In the afternoon, she held school in the plaza, trying to teach sums to those who would listen. Cresencia sweated beneath her helmet, the embroidered billows of her handed-down dress nearly concealing the misshapen crook of her shoulder, her beautiful face screwed up in thought, until she was struck by an epiphany: “His feet don’t touch the ground—not even the clean ground. He won’t eat grass or ground maize or even tortilla. He needs to be washed in hot, boiled water, but he won’t drink hot chocolate, coffee, or even sweet milk.”
“And what does all this lead you to conclude?” snapped María, interrupted in the act of demonstrating twenty twenties on her knuckles.
“I believe”—Cresencia said this quietly, with excessive expenditure of breath—“I believe Rosinand is a creature of the sky.”
Magical thinking, thought María with regret. No sums would Flores learn today.
The afternoon rest was interrupted again, this time with running about in search of anything that might share Rosinand’s affinity with air and fire. Bromeliad flowers, plucked at great risk from the treetops. Fork-tongued orchids from the swamp. A comb of honey. A cup of the fiery spirit Adán and his brother distilled from anything and everything the village could spare.
To everyone’s surprise, the horse suffered itself to be fed.
Only when Rosinand opened his lips to accept that first bromeliad blossom did it become clear he was truly sick. Beyond the sharp and broken teeth, a landscape opened out of him, red, smoke shrouded, shot with stars, more vast than the insides of even so mythical a beast should be. The angular planes of it bisected the bodies of the people who crowded around him, the slender trunk and plump yellow fruit of the chocolate tree that shaded them, the moisture-dark posts of the garden fence. For a moment, María found herself encased within the surface of another world—a clumsily rendered, definitionless world of shearing fault lines, jagged peaks, and gaping fissures. Then Rosinand closed his mouth to chew.
“I saw through him,” breathed Cresencia, who’d been feeding him and had the best view. “I saw Flores through his belly! It was changed—”
“He can’t stay in the garden anymore,” said Doña María. “We should never have allowed him into Flores.”
She personally banished the ugly, dangerous, broken machine masquerading as a living being from the village, hobbling ahead of the horse with one finger through each of his nostrils, leaning her weight on him for balance whenever she took a step with her toeless foot. With a length of rope sawed from her clothes-drying lines, she tied him to the cigarette tree where the swollen lake spilled over the market path.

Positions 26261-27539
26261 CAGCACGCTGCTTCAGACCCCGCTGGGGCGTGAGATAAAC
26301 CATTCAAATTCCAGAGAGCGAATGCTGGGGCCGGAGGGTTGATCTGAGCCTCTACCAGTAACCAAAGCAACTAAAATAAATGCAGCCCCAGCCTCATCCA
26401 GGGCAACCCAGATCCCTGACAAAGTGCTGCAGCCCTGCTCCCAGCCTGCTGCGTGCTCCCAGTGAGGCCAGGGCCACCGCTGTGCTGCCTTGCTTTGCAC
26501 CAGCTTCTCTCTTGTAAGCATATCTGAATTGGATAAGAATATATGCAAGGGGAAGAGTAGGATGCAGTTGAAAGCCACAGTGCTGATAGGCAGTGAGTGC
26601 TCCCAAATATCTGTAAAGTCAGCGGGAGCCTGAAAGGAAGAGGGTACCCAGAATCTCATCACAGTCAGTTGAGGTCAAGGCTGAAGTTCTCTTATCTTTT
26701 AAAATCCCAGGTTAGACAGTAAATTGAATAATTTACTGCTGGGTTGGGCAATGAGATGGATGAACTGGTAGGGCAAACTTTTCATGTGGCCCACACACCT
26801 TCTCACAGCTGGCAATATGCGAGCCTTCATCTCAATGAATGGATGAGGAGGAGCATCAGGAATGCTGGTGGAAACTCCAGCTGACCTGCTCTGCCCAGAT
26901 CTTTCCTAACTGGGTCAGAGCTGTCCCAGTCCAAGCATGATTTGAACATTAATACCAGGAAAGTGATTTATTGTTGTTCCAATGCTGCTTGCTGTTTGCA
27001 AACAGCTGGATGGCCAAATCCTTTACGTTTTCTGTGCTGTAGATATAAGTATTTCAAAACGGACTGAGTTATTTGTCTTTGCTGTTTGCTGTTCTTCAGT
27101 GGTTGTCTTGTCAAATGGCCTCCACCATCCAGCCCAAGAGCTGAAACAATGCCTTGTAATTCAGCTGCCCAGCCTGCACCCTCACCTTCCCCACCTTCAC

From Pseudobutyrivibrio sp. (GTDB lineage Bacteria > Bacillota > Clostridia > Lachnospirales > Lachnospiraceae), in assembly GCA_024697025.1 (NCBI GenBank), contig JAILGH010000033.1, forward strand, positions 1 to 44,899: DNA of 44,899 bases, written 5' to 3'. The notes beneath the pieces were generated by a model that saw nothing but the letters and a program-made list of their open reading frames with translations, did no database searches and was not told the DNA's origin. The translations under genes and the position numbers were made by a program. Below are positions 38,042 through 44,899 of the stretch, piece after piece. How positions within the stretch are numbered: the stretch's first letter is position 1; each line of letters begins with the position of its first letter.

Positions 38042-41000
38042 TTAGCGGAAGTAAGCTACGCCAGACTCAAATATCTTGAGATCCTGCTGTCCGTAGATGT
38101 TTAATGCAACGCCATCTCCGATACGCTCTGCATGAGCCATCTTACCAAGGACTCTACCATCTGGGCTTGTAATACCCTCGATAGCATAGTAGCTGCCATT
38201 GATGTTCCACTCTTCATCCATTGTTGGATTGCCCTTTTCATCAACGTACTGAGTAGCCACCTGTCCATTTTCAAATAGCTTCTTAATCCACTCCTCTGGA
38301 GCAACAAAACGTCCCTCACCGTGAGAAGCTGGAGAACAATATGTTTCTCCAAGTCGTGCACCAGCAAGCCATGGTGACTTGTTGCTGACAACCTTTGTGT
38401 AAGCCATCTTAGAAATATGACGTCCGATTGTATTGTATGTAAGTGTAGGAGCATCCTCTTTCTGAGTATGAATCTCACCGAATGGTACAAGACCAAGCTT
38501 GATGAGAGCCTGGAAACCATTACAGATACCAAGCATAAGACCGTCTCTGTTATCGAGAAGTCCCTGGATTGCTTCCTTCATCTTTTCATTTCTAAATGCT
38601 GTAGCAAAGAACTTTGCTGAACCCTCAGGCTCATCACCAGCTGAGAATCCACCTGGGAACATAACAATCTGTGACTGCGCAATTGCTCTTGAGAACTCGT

As she sloshed back to solid ground, stooping with one arm extended to keep from toppling into the contaminated flood, she squinted into the haze over the forest, if only to avoid being obliged to acknowledge the quarter-inch of air between the water’s surface and Rosinand’s hooves. The burned-black desert of the scorch had moved again; it had expanded to cover an entire hillside, cut with gouges that laid bare the earth’s limestone bones. In its former location, there now appeared a glowing villa with orange terracotta roofing tiles and a lawn strewn with spike-headed topiary.
She forbade anyone in Flores from visiting the horse or feeding it.
Their precious patch of clean garden displayed no sign of having begun to resemble the angular doomscape of the horse’s gullet: the cloying scents of mango and bougainvillea susurrated among waxen leaves; the avocados’ flesh was buttery and chartreuse; the bees pursued nectar with a single-mindedness only the daily threat of deluge could provoke. Doña María said a prayer, burned sage outside the garden gate, and anointed with oils the roots of the chocolate tree. She congratulated herself on having caught the threat in time and saved her village from starvation, despite the fact that the people of Flores now looked the other way when she passed.
She could permit them not to love her, so long as they did as she asked.
The caballero’s spike-headed bird flew across the lake at suppertime, disappearing into an oily hole in the sky that healed before Doña María could begin to dread. It had left this world for another, which she interpreted to mean the caballero’s death. At least it had left no gap behind.
She breakfasted on hot milk with flaked maize and sweet rice.
The gatherers of virgin dirt from the volcano sent word that the flow of water from the aqueduct had turned from clouded yellow-brown to black. She brushed this off as no great loss—the condition of the lake could hardly get worse.
During the downpour of midmorning, Yulia came to Doña María soaking and distraught, begging her to do something. Cresencia and Paco had gone to see the horse at sunrise—though she hastened to point out that they had obeyed Doña María’s wish by not venturing near it—and Cresencia was inconsolable with fear that Rosinand would waste away.
Doña María asked for time to think.
Adán arrived as the rain slackened, wearing a giant palm frond like an ancestor’s plume to fend off the heaviest drops. He poured two tiny cups of his homemade spirit from a bat-headed jug, and they sipped, contesting to retain the stoniest expression. “Let them care for the beast,” he advised. “They believe it a god. Even if you know otherwise. . . .” He waited. She cupped the drink before pursed lips and offered nothing.